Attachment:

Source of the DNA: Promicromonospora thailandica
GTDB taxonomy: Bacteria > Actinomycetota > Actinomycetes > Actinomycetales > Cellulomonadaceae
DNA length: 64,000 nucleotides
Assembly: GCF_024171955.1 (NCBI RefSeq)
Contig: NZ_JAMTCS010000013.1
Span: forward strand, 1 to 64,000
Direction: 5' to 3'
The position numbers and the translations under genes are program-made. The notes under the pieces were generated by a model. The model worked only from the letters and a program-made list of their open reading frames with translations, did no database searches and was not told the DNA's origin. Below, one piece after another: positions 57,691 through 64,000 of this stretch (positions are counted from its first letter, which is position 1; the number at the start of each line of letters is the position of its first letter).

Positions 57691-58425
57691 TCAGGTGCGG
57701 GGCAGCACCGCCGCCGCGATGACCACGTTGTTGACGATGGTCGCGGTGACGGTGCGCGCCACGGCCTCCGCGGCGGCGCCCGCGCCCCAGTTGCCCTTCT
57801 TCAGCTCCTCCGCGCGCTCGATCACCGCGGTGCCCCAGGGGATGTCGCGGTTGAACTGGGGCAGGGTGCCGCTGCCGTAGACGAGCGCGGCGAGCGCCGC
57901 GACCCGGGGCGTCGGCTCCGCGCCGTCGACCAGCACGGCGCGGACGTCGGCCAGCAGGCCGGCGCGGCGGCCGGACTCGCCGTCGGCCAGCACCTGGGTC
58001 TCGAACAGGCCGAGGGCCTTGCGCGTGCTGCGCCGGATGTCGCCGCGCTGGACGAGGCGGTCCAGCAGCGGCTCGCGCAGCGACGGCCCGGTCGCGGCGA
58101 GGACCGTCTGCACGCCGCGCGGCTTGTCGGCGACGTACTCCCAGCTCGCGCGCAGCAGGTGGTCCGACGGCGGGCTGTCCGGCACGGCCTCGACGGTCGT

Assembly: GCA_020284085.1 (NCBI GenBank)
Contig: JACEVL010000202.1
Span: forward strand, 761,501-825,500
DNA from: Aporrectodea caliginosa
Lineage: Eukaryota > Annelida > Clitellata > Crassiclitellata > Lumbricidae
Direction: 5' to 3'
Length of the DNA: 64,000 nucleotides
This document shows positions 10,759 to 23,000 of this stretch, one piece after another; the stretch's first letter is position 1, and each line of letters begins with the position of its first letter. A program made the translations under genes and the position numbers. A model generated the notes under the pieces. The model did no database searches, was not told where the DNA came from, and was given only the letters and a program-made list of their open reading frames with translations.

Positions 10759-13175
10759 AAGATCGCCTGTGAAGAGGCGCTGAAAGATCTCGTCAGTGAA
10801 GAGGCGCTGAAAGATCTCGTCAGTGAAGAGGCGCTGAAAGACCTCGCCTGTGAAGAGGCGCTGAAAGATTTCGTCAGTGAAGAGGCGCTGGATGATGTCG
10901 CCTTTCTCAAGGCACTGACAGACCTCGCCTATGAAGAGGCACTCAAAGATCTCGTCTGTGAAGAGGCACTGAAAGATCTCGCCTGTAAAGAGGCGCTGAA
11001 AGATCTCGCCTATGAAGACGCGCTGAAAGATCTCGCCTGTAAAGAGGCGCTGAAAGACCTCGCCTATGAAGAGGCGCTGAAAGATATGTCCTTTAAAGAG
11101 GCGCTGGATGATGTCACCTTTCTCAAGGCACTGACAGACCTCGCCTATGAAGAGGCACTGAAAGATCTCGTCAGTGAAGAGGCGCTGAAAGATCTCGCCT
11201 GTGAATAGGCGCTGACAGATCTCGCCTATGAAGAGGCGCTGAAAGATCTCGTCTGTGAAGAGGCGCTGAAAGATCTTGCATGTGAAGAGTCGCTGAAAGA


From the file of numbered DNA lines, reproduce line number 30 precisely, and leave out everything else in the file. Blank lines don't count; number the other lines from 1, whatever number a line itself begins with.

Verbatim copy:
11201 GTGAATAGGCGCTGACAGATCTCGCCTATGAAGAGGCGCTGAAAGATCTCGTCTGTGAAGAGGCGCTGAAAGATCTTGCATGTGAAGAGTCGCTGAAAGA